an invoked method or pass an object. In general, methods and constructors 
with more than 3 parameters are harder to comprehend, use, and maintain. 
Source code containing invocations of methods that have long parameter lists tend 
to be error-prone. Invoking methods with similar signatures also tends to result 
in errors.


EXAMPLE

Metric  Code

     3  void foo(int x, int y, int z); 
 
     3  void foo(int x, int y, int z){ 
            /* */ 
        }  
        
        class Foo 
        { 
            public: 
     4      void bar(short s, float f, double z, char c);     
     0      void baz(){ 
                /* */ 
            } 
        };  
        
        void Foo::bar(short s, float f, double z, char c){ 
            /* */ 
        } 




[Top]

Physical Lines in Files [METRIC.NOPLIF-3]

DESCRIPTION

Number of Physical Lines metrics measures the total number of lines. It covers all
kinds of lines: source code lines, lines with comments, and blank lines.
This metric measures the number of physical lines in file.


SINCE

10.1.3


EXAMPLE

Metric  Code
        
    +1  // comment 
    +1  struct Foo 
    +1  { 
    +1
    +1  };  
    +1  
    +1  void foo() { 
    +1      /* comment */ 
    +1  }
        
Total: 9        




[Top]

Physical Lines in Methods [METRIC.NOPLIM-3]

DESCRIPTION

Number of Physical Lines metrics measures the total number of lines. It covers all
kinds of lines: source code lines, lines with comments, and blank lines.
This metric counts the number of physical lines that belong to methods.
It includes comments that precede the methods.

Anonymous methods belong to the closest regular (nested or not) methods.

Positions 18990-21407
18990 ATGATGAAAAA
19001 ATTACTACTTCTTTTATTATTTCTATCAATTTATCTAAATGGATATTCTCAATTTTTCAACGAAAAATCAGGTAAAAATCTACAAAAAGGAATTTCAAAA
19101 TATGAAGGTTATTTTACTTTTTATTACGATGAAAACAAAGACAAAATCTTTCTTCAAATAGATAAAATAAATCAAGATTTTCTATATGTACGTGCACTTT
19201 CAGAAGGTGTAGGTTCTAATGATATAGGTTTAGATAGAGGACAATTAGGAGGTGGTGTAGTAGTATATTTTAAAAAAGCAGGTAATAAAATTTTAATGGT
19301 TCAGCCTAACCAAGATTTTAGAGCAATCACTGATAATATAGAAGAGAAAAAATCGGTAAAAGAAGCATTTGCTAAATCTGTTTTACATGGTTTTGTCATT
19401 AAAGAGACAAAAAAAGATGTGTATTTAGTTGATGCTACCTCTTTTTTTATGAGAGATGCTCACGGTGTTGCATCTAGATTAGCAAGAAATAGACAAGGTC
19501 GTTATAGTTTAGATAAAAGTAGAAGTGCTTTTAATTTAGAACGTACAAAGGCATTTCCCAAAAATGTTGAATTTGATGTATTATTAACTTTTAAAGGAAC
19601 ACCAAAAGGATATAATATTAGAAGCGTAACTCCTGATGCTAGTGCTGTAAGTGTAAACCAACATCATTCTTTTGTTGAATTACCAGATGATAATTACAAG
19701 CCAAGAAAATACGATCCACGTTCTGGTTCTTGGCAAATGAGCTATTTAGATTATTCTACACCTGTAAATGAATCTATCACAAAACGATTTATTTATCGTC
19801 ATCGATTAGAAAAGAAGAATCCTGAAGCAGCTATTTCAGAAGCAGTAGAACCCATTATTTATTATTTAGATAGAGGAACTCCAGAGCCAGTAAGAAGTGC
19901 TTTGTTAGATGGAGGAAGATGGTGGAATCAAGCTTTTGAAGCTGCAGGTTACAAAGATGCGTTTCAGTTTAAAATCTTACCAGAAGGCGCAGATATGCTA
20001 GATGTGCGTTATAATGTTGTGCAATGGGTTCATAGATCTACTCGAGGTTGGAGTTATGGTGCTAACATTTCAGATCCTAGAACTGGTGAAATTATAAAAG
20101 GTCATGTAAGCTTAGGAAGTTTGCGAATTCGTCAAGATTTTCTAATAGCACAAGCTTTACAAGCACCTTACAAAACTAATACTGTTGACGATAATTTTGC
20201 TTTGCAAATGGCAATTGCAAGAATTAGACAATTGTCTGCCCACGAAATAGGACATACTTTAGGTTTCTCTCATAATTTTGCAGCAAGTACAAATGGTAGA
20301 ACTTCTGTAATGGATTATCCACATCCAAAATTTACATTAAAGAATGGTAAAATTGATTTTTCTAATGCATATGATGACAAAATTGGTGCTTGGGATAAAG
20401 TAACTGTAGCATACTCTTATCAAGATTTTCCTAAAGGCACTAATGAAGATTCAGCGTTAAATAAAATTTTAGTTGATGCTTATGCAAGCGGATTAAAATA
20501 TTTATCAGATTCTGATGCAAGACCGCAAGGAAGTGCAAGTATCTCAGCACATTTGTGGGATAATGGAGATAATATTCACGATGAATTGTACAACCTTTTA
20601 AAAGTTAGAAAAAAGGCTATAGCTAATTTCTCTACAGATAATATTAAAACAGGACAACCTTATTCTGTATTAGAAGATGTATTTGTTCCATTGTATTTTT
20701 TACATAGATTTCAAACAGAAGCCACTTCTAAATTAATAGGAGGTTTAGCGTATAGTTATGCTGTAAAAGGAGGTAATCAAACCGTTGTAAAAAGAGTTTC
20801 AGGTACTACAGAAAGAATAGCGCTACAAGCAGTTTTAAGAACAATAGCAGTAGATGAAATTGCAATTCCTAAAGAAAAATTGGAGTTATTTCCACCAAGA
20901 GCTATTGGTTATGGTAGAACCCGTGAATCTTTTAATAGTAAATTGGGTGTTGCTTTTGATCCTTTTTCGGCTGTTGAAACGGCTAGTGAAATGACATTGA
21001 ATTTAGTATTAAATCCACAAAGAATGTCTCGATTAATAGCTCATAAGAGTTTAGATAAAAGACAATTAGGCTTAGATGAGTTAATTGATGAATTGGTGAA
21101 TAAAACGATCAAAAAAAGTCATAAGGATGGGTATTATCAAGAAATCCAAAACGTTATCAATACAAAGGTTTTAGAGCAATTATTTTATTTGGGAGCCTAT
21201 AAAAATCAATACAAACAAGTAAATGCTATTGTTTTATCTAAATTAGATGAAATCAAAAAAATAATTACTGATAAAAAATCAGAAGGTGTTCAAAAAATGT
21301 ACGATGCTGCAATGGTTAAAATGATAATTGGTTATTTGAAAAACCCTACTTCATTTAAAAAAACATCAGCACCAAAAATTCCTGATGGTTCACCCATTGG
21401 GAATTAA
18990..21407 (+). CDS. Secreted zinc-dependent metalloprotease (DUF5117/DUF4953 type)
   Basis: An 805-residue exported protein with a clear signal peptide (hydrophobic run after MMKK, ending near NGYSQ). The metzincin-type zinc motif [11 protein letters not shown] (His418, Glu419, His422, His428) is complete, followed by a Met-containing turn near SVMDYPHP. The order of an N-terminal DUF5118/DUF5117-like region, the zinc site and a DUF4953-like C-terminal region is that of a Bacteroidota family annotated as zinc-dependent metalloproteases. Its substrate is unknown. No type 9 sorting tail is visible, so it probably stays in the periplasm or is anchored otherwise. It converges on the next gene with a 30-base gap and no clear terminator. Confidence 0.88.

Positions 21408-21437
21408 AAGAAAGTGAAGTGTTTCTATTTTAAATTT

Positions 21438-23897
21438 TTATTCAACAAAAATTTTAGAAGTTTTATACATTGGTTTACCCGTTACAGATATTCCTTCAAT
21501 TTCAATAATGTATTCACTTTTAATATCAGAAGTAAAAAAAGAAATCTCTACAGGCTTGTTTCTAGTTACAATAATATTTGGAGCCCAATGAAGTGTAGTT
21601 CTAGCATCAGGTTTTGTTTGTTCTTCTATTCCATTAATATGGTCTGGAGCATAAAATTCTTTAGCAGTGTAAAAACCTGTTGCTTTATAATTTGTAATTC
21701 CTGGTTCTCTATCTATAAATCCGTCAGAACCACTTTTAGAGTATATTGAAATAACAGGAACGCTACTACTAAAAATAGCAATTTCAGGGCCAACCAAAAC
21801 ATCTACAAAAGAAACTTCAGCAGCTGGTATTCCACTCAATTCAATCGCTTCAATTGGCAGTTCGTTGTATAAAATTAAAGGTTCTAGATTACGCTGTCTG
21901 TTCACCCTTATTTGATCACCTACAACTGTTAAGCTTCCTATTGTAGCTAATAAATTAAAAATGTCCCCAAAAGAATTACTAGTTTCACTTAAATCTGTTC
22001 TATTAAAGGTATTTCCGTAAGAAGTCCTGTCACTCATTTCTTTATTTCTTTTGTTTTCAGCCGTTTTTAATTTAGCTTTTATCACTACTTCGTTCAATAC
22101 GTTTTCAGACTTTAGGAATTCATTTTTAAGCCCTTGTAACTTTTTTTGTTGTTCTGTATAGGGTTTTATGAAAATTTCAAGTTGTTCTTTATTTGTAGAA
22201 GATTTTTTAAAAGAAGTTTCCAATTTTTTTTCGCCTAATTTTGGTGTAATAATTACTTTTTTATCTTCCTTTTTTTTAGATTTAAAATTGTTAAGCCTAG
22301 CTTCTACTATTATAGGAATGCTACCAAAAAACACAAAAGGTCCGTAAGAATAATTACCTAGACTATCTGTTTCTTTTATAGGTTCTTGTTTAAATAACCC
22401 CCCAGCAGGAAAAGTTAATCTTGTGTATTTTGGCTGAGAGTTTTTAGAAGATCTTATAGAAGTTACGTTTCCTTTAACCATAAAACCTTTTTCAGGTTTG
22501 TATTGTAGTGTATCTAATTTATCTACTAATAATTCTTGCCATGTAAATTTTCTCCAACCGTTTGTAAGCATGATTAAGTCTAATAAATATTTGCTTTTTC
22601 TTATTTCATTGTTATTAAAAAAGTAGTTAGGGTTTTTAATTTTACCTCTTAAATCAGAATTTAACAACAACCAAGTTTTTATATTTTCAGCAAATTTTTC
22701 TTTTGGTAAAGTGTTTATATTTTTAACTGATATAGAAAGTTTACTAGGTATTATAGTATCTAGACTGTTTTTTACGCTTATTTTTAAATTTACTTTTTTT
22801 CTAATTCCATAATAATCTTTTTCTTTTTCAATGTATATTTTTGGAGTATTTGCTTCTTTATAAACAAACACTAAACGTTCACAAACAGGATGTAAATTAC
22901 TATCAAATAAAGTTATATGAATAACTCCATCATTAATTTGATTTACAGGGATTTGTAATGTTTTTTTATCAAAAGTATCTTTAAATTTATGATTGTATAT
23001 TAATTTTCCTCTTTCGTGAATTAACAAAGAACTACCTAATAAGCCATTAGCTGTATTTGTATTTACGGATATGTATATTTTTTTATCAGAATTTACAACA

In the 'Anonymous methods' example part, method Bar has 9 lines and no other method 
is reported:


SINCE

10.1.3


EXAMPLE

Metric  Code

        // comment Foo 
        class Foo 
        { 
    +1      // comment Bar    
    +1      void Bar() 
    +1      {  
    +1      
    +1      } 
        };

Total: 5

Anonymous Methods

Metric  Code

        class Foo  
        {  
    +1      // comment    
    +1      // comment    
    +1      void Bar()  
    +1      {  
    +1          // lambda function       
    +1          auto a = [](int p) {           
    +1          // ... 
    +1          }; 
    +1      }  
        };
        
Total: 9
        
Methods Defined Outside of Types 
This metric reports the sum of lines that belong to the method declaration and definition.   

Metric  Code
        // comment Foo 
        class Foo 
        { 
    +1      // comment Bar    
    +1      void Bar();  
        }; 
 
    +1  // comment Bar 
    +1  void Foo::Bar() {     
    +1      int i; // comment i  
    +1  }

Total: 6




[Top]

Physical Lines in Types [METRIC.NOPLIT-3]

DESCRIPTION

Number of Physical Lines metrics measures the total number of lines. It covers all
kinds of lines: source code lines, lines with comments and blank lines.
This metric measures the number of physical lines that belong to types.
It includes comments that precede the types.

All nested types are reported separately, thus lines of nested types belong 
to the nested type only. In the 'Nested types' example, separate values are reported 
for class Foo and class Bar.

Anonymous types belong to the closest regular (nested or not) type. 
In the 'Anonymous Types' example part, class Foo has 10 lines and no other type 
is reported.


SINCE

10.1.3


EXAMPLE

Metric  Code
        // comment 
 
        // comment Foo 
        class Foo 
        { 
            // comment Bar    
            void Bar() 
            {  
            } 
        };
        
Nested Types

Metric for      Metric for    Code
 class Foo       class Bar
                              
       +1                     // comment Foo 
       +1                     class Foo 
       +1                     { 
       +1                         void foo(); 
       +1
                       +1         // comment Bar     
                       +1         class Bar  
                       +1         { 
                       +1           void bar(); 
                       +1         }; 
       +1                     };
        
Total:  6   Total: 5